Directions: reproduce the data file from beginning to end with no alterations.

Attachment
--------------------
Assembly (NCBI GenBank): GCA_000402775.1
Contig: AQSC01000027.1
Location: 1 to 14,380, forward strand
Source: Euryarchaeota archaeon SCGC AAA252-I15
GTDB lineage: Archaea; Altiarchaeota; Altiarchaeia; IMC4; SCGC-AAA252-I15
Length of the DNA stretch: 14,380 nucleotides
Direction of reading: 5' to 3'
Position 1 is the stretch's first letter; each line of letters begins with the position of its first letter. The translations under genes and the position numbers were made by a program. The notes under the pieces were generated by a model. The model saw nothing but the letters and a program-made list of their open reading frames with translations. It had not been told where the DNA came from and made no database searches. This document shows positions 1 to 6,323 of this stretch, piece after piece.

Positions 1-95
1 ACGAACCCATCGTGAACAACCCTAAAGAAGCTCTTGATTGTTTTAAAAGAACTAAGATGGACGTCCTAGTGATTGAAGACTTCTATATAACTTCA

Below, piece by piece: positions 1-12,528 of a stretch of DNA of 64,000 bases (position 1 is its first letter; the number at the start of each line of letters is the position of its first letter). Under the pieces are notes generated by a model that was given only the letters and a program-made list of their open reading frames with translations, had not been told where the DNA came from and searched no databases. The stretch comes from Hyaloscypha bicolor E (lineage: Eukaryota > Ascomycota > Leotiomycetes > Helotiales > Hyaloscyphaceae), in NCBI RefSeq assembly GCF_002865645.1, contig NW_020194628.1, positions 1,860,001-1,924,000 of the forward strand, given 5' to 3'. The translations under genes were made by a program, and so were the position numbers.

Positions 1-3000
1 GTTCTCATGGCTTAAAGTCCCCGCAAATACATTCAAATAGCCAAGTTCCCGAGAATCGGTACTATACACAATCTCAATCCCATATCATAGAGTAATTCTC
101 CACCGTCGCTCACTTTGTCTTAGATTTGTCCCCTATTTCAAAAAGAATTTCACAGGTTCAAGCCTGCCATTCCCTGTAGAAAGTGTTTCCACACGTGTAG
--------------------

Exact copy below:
Assembly (NCBI GenBank): GCA_000402775.1
Contig: AQSC01000027.1
Location: 1 to 14,380, forward strand
Source: Euryarchaeota archaeon SCGC AAA252-I15
GTDB lineage: Archaea; Altiarchaeota; Altiarchaeia; IMC4; SCGC-AAA252-I15
Length of the DNA stretch: 14,380 nucleotides
Direction of reading: 5' to 3'
Position 1 is the stretch's first letter; each line of letters begins with the position of its first letter. The translations under genes and the position numbers were made by a program. The notes under the pieces were generated by a model. The model saw nothing but the letters and a program-made list of their open reading frames with translations. It had not been told where the DNA came from and made no database searches. This document shows positions 1 to 6,323 of this stretch, piece after piece.

Positions 1-95
1 ACGAACCCATCGTGAACAACCCTAAAGAAGCTCTTGATTGTTTTAAAAGAACTAAGATGGACGTCCTAGTGATTGAAGACTTCTATATAACTTCA

Below, piece by piece: positions 1-12,528 of a stretch of DNA of 64,000 bases (position 1 is its first letter; the number at the start of each line of letters is the position of its first letter). Under the pieces are notes generated by a model that was given only the letters and a program-made list of their open reading frames with translations, had not been told where the DNA came from and searched no databases. The stretch comes from Hyaloscypha bicolor E (lineage: Eukaryota > Ascomycota > Leotiomycetes > Helotiales > Hyaloscyphaceae), in NCBI RefSeq assembly GCF_002865645.1, contig NW_020194628.1, positions 1,860,001-1,924,000 of the forward strand, given 5' to 3'. The translations under genes were made by a program, and so were the position numbers.

Positions 1-3000
1 GTTCTCATGGCTTAAAGTCCCCGCAAATACATTCAAATAGCCAAGTTCCCGAGAATCGGTACTATACACAATCTCAATCCCATATCATAGAGTAATTCTC
101 CACCGTCGCTCACTTTGTCTTAGATTTGTCCCCTATTTCAAAAAGAATTTCACAGGTTCAAGCCTGCCATTCCCTGTAGAAAGTGTTTCCACACGTGTAG